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Rui Zhang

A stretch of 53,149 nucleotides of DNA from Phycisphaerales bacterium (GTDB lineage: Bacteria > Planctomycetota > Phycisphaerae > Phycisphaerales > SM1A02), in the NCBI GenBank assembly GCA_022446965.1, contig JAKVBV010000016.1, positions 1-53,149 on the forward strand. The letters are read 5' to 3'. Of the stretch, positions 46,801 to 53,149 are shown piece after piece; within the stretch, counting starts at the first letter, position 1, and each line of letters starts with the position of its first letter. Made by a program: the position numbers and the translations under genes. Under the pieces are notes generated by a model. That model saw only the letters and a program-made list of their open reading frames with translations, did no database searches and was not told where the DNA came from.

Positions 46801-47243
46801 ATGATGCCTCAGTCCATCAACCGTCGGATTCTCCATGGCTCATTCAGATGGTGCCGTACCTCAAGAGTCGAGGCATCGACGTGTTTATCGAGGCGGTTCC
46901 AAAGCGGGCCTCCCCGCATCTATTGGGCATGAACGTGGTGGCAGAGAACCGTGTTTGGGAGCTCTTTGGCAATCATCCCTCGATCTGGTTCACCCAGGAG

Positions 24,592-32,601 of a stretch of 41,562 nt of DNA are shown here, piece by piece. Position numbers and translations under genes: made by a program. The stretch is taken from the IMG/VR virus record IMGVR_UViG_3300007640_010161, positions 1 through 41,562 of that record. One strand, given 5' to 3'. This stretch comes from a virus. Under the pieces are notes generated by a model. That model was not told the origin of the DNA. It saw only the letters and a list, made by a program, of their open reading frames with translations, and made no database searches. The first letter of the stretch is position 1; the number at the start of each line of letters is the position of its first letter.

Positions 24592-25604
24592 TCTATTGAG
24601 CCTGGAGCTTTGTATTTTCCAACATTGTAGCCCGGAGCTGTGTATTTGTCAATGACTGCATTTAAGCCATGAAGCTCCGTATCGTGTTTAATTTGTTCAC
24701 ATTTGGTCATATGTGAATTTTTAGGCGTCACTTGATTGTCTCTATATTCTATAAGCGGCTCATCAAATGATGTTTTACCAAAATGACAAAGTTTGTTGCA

Social Psych 241 1/15/2013 9:55:00 AM CHAPTER 1: INTRODUCTION TO SOCIAL PSYCHOLOGY  What is Social Psychology?  Social influence is at the heart of social psych – we are all influenced by other people  Social influence extends beyond attempts to change a person’s behaviour.. includes our thoughts, feelings, overt actions  Even when we are not in the physical presence of other people, we are still influenced by them  Social Psychology: scientific study of the way in which people’s thoughts, feelings, and behaviours are influenced by the real/imagined presence of other people  Concerned with how people are influenced by their interpretation (construal) of their social environment  Naïve realism: conviction we all have that we perceive things ‘as they really are’.. assume that other reasonable people see things the way we do  Belief that the other side is biased and that our thoughts are objective  Social psych is experimentally based; empirical; systematic  Cannot simply ask people what influences them, b/c may not be aware of the origins of their own response.  Folk wisdom – common sense; journalists, social critics, novelists. Often disagree with each other, no easy way of determining which is correct.  b/c common sense frequently turns out being wrong or oversimplified, people tend to not learn from previous incidents.  Philosophy – throughout history, major source of insight; foundation of contemporary psych. Psychologists look at many of same questions as philosophers, but from a scientific perspective. Social psychologists make more educated guesses (hypothesis) and then perform experiments to test hypothesis about the nature of the social world  Sociology – both sociology and social psychology are concerned with the influence of social and societal factors on human behaviour. Social psych studies individuals, while sociology studies the broad society.  Goal of social psych is to identify universal properties of human nature that make everyone susceptible to social influence, regardless of social class/culture.  Personality psych – focuses attention on individual differences – aspects of peoples personality that make them different from others. Social psych believes that focusing just on explaining behaviour through personality factors ignores a critical part of the story: powerful role played by social influence.  When trying to account for a person’s behaviour in complex situations, majority will jump to conclusion that the behaviour was caused by the personality of the individual, rather than consider the influence of the situation.  The Power of Social Influence  Fundamental attribution error: tendency to overestimate the extent to which people’s behaviour stems from internal, dispositional factors and to underestimate the role of situational factors. – all of us tend to explain people’s behaviour in terms of their personalities  When we underestimate the power of social influence, we experience a feeling of false security ie: when thinking why people commit murders, we tend to write them off as if they are bad people… this oversimplication decreases our understanding of the causes of a great deal of human behaviour  The tendency to explain others’ behavior as stemming from internal rather than situational factors can lead to tragic consequences, including blaming victims for their plight. Ie: women who are sexually assaulted are often seen as having somehow caused the attack.  Social and environmental factors are so powerful that they have dramatic influence on almost everyone.  Subjectivity of social situation – important to look at the situation from the viewpoint of the people in it, to see how they construe the world around them  Emphasis on construal has roots in gestalt psychology: study the subjective way in which an object appears in people’s minds (the gestalt, or whole)  Kurt Lewin – founding father of modern experimental social psych – 1 scientist to fully realize the importance of taking the perspective of the people in any social situation to see how they construe (ie: perceive, interpret, distort) this social environment Where Construals Come From: Basic Human Motives  2 motives of primary importance: need to be accurate and need to feel good about ourselves  Leon Festinger believed that when these 2 motives tug in opposite directions, we are able to gain our most valuable insights into workings of the human heart and mind  Self esteem: people’s evaluation of their own self worth – people often distort the world to make themselves feel good  Justifying past behaviour – difficult to own up to major deficiencies in ourselves, even when the cost is seeing the world inaccurately.. consequence: decreases probability of learning from behaviour  Suffering and self-justification – when people submit to a painful/embarrassing initiation in order to join a group, they need to justify the experience to avoid looking foolish. One way is to decide that the initiation was worth it b/c group is so wonderful. Builds cohesiveness. .. the more unpleasant the procedure, the more they liked the group.  Social cognition: how people select, interpret, remember, and use social info .. under assumption that people try to view world as accurately as possible.  Evolutionary approach: Charles Darwin – Natural selection: heritable traits that promote survival are passed on to future generations  Evolutionary psychology: attempts to explain social behaviour in terms of genetic factors that evolved over time according to the principles of natural selection.  CHAPTER 2: METHODOLOGY  Social Psychology: An Empirical Science  Hindsight bias: people exaggerate how much they could have predicted an outcome after knowing that it occurred; tendency to think ‘we knew it all along’ Formulating Hypothesis and Theories  Theory: organized set of principles that can be used to explain observed phenomenon  Hypothesis: testable statement/idea about the relationship between 2+ variables  Operation definition: precise specification of how variables are measured/manipulated The Observational Method  Observational Method: Researcher observes people and systematically records measurement of their behaviour.  Varies in degree to which observer actually participates in the scene.  Ethnography: researcher attempts to understand a group or culture by observing it from the inside without imposing any preconceived notions they might have  Important to establish interjudge reliability: level of agreement between 2+ people who independently observe and code a set of data. By independently coming up with same observations, ensures objectivity.  Archival analysis: researcher examines accumulated documents, or archives, of a culture. Ie: diaries, novels, suicide notes, lyrics, tv shows, etc. The Correlational Method  Ideal for answering question about whether two variables are related and the strength of the relation.  Correlational Method: researchers systematically measure 2+ variables and assess the relation between them  Correlation coefficient: statistic that assesses how well you can predict one variable based on another  Correlational method often used for surveys  Correlation does not equal causation.. only tells you that two variables are related.  3 possible causal relations between variables: A causes B, B causes A, or no correlation between A, B, but rd 3 variable caused relation. The Experimental Method  only way to determine causal relations.  Experimental method: researcher randomly assigns participants to different conditions and ensures that these conditions are identical except for the independent variable (the one thought to cause people’s responses.  Independent variable: variable researcher changes or varies  Dependent variable: variable researcher measures to see if it is influenced by the independent variable  Internal validity in experiments – keeping everything the same but the independent variable  Random assignment to condition: all participants have equal chance of taking part in any condition of an experiment  Probability level (p-value): tells researchers how likely it is that the results of their experiment occurred by chance and not b/c of the independent variable.. results are significant (trustworthy) if they are less that 0.05.  External validity in experiments – extent to which results of study can be generalized to other situations and other people.  Generalizability across situations – making experiments as realistic as possible o Mundane realism: similar to real life situations – difficult to achieve in lab setting o Psychological realism – how similar psychological processes triggered are to real life o Use of a cover story to heighten psychological realism  Generalizability across people – through random selection  Ultimate test of external validity – replication.. with different subject populations or different settings.  Meta analysis: averages results of 2+ studies to see if the effect of an independent variable is reliable  Cross-cultural research: research conducted with members of different cultures to see whether the psychological processes of interest are present across cultures or whether they are specific to a single culture.  Basic research: find the best answer as to why people behave the way they do, purely for the reason of intellectual curiosity  Applied research: solve a particular social problem; building a theory of behaviour is usually secondary to solving the specific problem. CHAPTER 5: SELF-KNOWLEDGE AND THE NEED TO MAINTAIN SELF-ESTEEM The Nature of the Self  William James described the basic duality of our perception of self.. in modern terms, the ‘known’ aspect is the self concept: contents of the self (our knowledge about who we are) and the ‘knower’ aspect is the self awareness: act of thinking about ourselves o These combine to create a coherent sense of identity  ‘rouge test’ – chimps and orangutans, and possibly dolphins, have a rudimentary self concept. They realize that the image in the mirror is them and not another animal, and recognized that they looked different after having the red dot on them.  Self-recognition develops at around age:2  Child’s self concept is clear-cult, easily observable characteristics ie: age, sex, neighbourhood, hobbies. As we mature, more emphasis on psychological states ie: thoughts and feelings, our traits or characteristics and consideration of how others judge us  Thought suppression – form of self control that often doesn’t work very well and often backfires.  People have limited amount of energy to devote to self control.. this explains why we often fail at self control when we are under stress. Efforts at self control are more likely to fail at night  Schema – body of knowledge that helps us organize what we know about the social world; influences the info we notice, think about, and remember  Self-schema: organized body of knowledge about ourselves – our attitudes, our likes/dislikes, our personality traits, etc.  Self reference effect: tendency for people to remember info better if they relate it to themselves  Self-concept clarity: extent to which knowledge about the self is stable, and clearly and consistently defined  People who are low in self concept clarity tend to have low self esteem, are depression prone, and are more neurotic and less aware of their internal states than those who are high in self concept clarity.  Western cultures – tend to have an independent view of the self: defining oneself in terms of one’s own internal thoughts, feelings and actions, and not in terms of the thoughts, feelings, actions of other people. – value independence and uniqueness; individual characteristics ie: exciting personality, attractive, etc.  Asian; collectivist cultures – tend to have a interdependent view of the self: defining self in terms of the relationships to other people and recognizing that one’s behaviour is often determined by the thoughts, feelings and actions of others. – value connectedness and interdependence; communal qualities ie: kind, accepting, loyal. Canadians see themselves in terms of individual characteristics ie: exciting personality, interesting, etc  Women’s self-concepts reflect relational interdependence; focus more on their close relationships. Women rated relational traits ie: warm, affectionate, loving, as more self-descriptive than men Knowing Ourselves Through Introspection  Introspection: look inward and examine own thoughts, feelings, motives. o People spend very little time thinking about themselves o Reasons for feelings and behaviour may be hidden from conscious awareness  Self-awareness theory: when we focus our attention on ourselves, we evaluate and compare our current behaviour against our internal standards/values  Alcohol abuse, binge eating and suicide are all ways of avoiding negative thoughts about oneself.. people can escape self awareness through more positive means ie: religious expressions, spirituality  East Asians are more likely to use an outside perspective on the self, viewing themselves through the eyes of other people. Western cultures are more likely to have an insider perspective on the self, focusing on their own private experiences wi